|The Greatest Place on Earth, © Jonathan Dalar|
So when the news broke that left guard Steve Hutchinson would be visiting the Seahawks, I naturally assumed the Mayans were right about this whole "world is ending in 2012" thing. The writer in me took over, however, and the first thing I did was start to think about plot twists in a story. Well, no. Technically that was the second thing I did. I first checked the temperature in Hell. Astonishingly, snow was not in the forecast.
For those of you who are not following, I'll bring you up to speed with a little back story necessary to understand why this would be so improbable. Actually the back story is the story. The visit is simply the climax at the end.
Hutch is an absolute beast, a high-caliber player that tremendously impacts the success of a team. He's been to the Pro Bowl seven times, four of them with the Seahawks. They picked him with the 17th pick in the 2001 draft, and he quickly became a cog in one of the best offensive lines we've seen in the NFL. Between 2001 and 2006, he played beside Walter Jones, forming if not the best offensive line tandem in the game, certainly one of a select few great ones. He was tremendously valuable to the Seahawks, and a big part of their trip to Super Bowl XL* after the 2005 season. Ah, things were going well!
But then things went sour, and they did so quickly. In 2006, Hutch was scheduled to become a free agent. The Seahawks front office, then led by a somewhat discordant team of head coach Mike Holmgren and president and general manager Tim Ruskell, placed the Transition Tag on Hutch instead of the safer Franchise Tag. The move saved the team $500,000.00, but cost them the ability to secure his services for another year while they worked out a long-term contract.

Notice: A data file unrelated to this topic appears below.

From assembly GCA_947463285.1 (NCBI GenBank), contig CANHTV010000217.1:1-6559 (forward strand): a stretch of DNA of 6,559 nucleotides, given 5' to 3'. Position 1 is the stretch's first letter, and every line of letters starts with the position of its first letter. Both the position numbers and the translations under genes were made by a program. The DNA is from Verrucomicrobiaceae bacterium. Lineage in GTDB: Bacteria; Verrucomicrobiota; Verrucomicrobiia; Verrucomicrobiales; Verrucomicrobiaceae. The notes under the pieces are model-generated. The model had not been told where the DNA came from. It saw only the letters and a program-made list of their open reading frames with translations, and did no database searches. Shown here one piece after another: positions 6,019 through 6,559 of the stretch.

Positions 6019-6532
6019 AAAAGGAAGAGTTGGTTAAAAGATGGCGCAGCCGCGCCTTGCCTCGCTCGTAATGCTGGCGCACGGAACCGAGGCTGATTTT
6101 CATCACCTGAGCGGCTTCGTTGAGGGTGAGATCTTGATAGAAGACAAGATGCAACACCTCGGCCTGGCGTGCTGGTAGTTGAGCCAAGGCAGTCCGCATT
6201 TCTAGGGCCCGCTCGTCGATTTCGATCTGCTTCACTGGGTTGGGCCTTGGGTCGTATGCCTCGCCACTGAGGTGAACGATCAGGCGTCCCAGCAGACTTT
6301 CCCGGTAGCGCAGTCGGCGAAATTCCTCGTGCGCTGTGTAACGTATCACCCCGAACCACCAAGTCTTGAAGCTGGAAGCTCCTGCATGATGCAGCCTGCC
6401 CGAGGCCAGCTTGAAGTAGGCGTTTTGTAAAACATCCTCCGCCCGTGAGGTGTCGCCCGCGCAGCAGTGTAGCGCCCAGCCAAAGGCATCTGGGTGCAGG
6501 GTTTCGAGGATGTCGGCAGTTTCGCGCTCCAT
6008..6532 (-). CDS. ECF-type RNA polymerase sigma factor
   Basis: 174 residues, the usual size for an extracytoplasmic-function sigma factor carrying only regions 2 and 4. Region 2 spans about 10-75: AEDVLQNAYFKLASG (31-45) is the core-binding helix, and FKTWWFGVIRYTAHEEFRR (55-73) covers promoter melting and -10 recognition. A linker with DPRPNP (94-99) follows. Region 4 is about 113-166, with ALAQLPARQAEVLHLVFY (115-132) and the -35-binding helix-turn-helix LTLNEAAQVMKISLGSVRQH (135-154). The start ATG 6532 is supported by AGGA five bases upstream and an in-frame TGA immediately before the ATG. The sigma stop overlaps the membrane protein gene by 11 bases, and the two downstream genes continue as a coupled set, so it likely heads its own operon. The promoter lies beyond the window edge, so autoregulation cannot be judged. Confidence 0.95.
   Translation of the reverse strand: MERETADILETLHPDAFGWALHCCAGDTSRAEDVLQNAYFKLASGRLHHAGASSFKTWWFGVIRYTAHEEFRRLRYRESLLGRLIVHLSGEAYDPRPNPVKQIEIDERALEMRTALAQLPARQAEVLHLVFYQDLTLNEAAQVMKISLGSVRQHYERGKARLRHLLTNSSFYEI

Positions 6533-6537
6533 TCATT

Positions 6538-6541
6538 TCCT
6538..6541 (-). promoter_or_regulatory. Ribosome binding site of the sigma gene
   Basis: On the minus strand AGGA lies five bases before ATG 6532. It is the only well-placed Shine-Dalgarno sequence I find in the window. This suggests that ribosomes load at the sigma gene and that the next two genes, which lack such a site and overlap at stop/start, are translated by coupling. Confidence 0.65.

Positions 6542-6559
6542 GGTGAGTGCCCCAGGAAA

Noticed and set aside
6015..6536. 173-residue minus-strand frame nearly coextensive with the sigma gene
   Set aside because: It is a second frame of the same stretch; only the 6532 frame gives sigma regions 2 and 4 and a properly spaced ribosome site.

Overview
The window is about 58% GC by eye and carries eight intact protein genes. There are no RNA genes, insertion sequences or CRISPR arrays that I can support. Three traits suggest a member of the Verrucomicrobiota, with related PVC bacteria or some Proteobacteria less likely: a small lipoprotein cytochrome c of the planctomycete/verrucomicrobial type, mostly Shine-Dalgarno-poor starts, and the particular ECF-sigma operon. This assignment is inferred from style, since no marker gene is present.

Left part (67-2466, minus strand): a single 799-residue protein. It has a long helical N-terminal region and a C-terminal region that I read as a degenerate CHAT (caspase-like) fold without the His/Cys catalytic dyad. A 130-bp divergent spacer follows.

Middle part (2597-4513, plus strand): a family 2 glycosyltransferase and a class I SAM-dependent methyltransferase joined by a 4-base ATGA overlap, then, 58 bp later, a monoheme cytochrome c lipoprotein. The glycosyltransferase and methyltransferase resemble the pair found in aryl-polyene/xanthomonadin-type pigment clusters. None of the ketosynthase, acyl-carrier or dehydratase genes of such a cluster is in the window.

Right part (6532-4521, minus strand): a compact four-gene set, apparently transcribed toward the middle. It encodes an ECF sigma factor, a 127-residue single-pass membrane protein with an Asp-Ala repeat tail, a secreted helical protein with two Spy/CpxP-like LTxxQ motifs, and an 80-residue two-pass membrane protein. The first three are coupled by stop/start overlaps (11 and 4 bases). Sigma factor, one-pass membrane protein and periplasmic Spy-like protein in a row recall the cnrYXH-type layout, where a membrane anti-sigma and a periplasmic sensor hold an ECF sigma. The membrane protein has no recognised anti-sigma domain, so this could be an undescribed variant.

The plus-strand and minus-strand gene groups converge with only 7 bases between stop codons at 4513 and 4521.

The Minnesota Vikings were quick to take advantage of that situation, and offered him a huge poison pill-laden contract, at the time an unprecedented amount of money for his position. The poison pill was two-fold: first, the contract stipulated he had to be the highest paid lineman on the team (on the Vikings he would be; on the Seahawks, Walter Jones deservedly earned more), and second, he could play no more than a half a dozen games in Washington State (the Seahawks play eight home games a year). If either of these provisions were not followed, the entire $49 million contract was guaranteed. Of course, that made the contract impossible for the Seahawks to match. They took it to arbitration, but lost, and Hutch became a Viking.
It was a divorce straight from the script of The War of the Roses. Hutch, frustrated with the Seahawks' dysfunctional front office, had very little nice to say about the split. Seahawks fans everywhere took affront. Hutch instantly became one of Seahawks fans' most hated players in the game. He was branded a traitor, and much worse. "It was all about the money!" "What a greedy, selfish bastard!" "Huck Futch!" The insults came hot and heavy, and sentiment regarding Hutch didn't really change, even as the years passed and memories faded. His money-grabbing move crippled the Seahawks' front line, triggering the team's sharp downward spiral just a season away from the Super Bowl. He took something away from us. Seahawks fans had every right to be pissed.
Or did we? Hindsight is 20/20, so they say, but we don't have the luxury of hindsight when we're in the middle of a story. We read it as it plays out, and react accordingly. But what we see isn't necessarily all that's going on behind the scenes, and it's only at the end that we start to figure out what's really going on. This has never been more true than with this story.
|Self, © beholder via Flikr|